Oil Prices is approaching an all-time high with the continuing war in Ukraine. US announcement about sanctions against Russian oil and Russian pre-condition for nuclear deal are the main roots of the rise.
World market is expecting the Iranian oil with nuclear deal in sight. Following the procrastination of the prospective restoration of Iranian petroleum to international markets, oil prices are up to highest level 14 years. Meanwhile, Washington and its European partners are considering prohibiting Russian oil in the market.
In recent days, talks to resurrect nuclear agreement between Iran and Western powers have been put in a limbo. It comes as Russia demanded a written assurance from the United States that the sanctions would not harm its commerce with Iran. Russian faces harsh sanction a result of its military offensive against Ukraine. Insiders argue that Beijing has also made similar requirements.
American Secretary of State rejected the Russian demands in assertive remarks yesterday. Antony Blinken asserted that Ukraine war and the subsequent sanctions on Russia is one thing and nuclear negotiations with Iran is other.
Blinken observed that Washington and its European allies are considering prohibiting Russian oil sales in the world market. Pushing on with their special prohibition, the US administration is cooperating with important Congressional offices.
In the meantime, Brent has seen a 9.9% rise, $11.67, reaching $129.78 a barrel on Monday. West Texas Intermediate (WTI) oil in the United States increased by 9.4%, $10.83, rising to over $126.51 a barrel. Both futures are on pace for their greatest daily percentage gains 22 months as a result of the increase.
Both indexes surged to highest levels in 14 years on Sunday, with Brent and WTI at $139.13 and $130.50 consecutively. Brent and WTI reached their all-time highs in July 2008, both recording over $147.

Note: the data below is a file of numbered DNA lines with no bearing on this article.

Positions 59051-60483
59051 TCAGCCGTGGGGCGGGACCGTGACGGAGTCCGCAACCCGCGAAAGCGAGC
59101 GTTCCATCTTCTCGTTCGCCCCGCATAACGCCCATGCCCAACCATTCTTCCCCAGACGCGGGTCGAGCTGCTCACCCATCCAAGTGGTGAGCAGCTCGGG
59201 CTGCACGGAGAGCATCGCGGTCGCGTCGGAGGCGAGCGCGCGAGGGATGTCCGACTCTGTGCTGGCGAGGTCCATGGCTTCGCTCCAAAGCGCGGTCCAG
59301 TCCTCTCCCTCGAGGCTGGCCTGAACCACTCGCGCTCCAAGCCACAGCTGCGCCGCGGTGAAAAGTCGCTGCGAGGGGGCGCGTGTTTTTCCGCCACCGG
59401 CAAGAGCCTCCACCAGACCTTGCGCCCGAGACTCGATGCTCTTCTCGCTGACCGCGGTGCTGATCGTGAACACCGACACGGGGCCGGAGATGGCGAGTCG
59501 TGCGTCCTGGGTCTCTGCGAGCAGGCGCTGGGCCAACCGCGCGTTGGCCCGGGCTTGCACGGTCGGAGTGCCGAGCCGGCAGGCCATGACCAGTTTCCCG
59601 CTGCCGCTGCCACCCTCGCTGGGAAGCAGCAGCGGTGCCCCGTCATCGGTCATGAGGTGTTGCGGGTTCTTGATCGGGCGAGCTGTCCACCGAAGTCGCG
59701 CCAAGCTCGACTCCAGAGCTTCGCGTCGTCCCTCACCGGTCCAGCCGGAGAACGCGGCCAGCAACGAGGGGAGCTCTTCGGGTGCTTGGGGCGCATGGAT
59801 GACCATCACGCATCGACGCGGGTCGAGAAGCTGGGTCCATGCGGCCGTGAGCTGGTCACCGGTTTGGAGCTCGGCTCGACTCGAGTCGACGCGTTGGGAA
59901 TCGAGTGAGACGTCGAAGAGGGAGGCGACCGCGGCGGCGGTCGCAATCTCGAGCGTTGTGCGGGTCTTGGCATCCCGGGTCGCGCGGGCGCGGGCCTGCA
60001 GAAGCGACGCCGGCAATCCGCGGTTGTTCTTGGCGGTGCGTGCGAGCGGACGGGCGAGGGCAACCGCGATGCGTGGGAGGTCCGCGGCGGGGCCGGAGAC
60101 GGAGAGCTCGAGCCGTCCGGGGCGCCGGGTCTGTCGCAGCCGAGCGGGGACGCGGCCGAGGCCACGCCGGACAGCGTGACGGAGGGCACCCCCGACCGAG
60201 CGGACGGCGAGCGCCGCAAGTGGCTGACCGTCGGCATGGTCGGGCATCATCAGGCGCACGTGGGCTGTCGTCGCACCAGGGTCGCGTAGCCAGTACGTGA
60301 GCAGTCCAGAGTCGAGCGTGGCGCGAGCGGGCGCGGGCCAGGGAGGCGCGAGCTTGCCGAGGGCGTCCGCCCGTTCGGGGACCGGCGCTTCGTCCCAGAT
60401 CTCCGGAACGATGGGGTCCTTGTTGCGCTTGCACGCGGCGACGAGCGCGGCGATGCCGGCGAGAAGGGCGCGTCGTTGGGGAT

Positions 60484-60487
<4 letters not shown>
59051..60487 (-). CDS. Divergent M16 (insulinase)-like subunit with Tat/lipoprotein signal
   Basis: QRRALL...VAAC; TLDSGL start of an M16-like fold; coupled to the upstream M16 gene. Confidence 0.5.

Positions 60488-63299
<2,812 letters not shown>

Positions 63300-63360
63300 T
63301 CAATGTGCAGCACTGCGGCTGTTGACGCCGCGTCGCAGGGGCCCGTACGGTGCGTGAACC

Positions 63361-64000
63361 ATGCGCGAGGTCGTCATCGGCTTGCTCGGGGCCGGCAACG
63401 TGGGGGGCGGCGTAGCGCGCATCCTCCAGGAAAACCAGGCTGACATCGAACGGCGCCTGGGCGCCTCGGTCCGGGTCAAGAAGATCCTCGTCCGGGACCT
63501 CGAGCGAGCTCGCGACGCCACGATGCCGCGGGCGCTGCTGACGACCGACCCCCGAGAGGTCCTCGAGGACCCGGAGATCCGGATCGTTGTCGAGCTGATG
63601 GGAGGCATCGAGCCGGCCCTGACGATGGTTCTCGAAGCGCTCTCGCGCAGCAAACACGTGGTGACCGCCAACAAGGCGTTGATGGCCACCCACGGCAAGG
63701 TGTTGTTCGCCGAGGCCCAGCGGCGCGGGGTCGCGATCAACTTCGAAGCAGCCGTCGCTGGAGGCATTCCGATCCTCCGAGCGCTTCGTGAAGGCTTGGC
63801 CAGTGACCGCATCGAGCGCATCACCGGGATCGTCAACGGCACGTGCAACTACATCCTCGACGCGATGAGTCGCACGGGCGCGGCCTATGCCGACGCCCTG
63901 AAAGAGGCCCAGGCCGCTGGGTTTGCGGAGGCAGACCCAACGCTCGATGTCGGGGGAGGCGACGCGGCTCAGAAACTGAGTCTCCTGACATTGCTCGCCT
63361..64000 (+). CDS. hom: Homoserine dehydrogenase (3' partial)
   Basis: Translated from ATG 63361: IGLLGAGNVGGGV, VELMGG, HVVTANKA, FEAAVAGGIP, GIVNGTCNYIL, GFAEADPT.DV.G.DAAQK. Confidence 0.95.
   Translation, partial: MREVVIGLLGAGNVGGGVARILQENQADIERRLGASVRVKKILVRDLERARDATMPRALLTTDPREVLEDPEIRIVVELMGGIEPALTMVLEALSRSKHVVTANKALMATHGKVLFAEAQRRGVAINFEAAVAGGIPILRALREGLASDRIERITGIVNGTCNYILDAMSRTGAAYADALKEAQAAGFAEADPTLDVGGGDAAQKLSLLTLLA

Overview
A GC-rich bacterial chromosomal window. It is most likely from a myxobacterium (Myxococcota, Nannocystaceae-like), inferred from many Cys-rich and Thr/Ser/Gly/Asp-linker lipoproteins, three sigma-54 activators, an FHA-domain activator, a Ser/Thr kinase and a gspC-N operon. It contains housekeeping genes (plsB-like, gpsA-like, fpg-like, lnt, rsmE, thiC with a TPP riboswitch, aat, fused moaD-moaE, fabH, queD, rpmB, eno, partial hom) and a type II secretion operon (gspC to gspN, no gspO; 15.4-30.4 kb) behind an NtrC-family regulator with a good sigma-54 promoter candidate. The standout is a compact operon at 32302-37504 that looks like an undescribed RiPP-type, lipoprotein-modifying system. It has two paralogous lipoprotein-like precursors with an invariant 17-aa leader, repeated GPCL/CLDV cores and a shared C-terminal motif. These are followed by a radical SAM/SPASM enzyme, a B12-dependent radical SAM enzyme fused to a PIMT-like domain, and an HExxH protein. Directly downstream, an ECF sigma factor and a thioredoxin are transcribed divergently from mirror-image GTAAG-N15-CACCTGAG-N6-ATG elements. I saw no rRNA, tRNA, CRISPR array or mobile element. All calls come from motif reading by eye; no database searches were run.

Oil Prices; Nuclear Deal against Ukraine War
“Iran was the only real bearish factor hanging over the market but if now the Iranian deal gets delayed, we could get to tank bottoms a lot quicker especially if Russian barrels remain off the market for long,” these remarks by an American energy analyst indicates the formation of a duality in oil market.
At one side is Russian oil which is gradually off the market following sanctions. The other side bears the burden on a potential nuclear deal with Iran the opens Iranian oil to world market. The west hopes to use the Iranian capacity to control the prices in the coming weeks.
Russia, on the other hand, means to lessen the international pressure by keeping the oil prices high. Foiling the efforts to reach a deal with Iran has been one of the strategies Moscow employed in recent days.
JP Morgan experts, American Investment company, believe that the oil prices have the capacity to rise over $185 in 2022. The head of S&P Global also stressed that “the idea was not to sanction oil and gas because of their essential nature, but oil is getting sanctioned by private actors not wanting to pick it up or ports not wanting to receive it and the longer this goes on the more supply chains are going to buckle.”
Russian oil exports are over 7 million barrels per day and processed products, accounting for about 7% of world production. Kazakhstan’s oil shipments from ports in Russia have also faced interruption in several ways.
If majority of Russia’s oil shipments are halted, a 5 million-barrel shortage might be the outcome. The result may be a $200 record of a barrel. Iran’s oil, in the best scenario, needs months to fill part of the gap.